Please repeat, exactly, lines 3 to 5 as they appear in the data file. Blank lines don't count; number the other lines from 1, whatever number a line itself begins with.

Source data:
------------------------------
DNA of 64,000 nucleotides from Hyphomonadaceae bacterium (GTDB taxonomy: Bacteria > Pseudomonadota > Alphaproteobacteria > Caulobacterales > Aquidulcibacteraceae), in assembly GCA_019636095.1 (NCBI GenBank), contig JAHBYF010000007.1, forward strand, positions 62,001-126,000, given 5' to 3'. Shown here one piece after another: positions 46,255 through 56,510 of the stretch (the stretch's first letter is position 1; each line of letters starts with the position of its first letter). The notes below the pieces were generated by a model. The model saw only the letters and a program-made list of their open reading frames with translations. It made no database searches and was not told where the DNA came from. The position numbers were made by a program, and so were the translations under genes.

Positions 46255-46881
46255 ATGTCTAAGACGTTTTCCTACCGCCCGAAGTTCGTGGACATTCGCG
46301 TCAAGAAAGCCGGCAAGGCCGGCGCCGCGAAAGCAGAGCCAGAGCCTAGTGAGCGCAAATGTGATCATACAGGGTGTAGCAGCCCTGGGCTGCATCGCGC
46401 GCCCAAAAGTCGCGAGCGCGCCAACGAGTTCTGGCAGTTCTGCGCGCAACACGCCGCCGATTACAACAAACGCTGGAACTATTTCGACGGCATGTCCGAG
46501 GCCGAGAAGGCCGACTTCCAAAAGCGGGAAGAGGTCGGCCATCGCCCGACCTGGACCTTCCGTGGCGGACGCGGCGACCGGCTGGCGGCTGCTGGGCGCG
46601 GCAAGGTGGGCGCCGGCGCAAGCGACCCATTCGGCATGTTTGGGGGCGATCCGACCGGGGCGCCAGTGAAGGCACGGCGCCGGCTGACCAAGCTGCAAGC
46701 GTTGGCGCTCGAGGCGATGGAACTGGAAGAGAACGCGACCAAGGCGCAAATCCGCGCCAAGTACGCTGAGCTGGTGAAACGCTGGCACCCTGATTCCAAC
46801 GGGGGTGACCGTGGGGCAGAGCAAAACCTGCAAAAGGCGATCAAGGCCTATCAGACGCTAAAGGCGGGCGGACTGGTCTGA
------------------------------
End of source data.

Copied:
46255 ATGTCTAAGACGTTTTCCTACCGCCCGAAGTTCGTGGACATTCGCG
46301 TCAAGAAAGCCGGCAAGGCCGGCGCCGCGAAAGCAGAGCCAGAGCCTAGTGAGCGCAAATGTGATCATACAGGGTGTAGCAGCCCTGGGCTGCATCGCGC
46401 GCCCAAAAGTCGCGAGCGCGCCAACGAGTTCTGGCAGTTCTGCGCGCAACACGCCGCCGATTACAACAAACGCTGGAACTATTTCGACGGCATGTCCGAG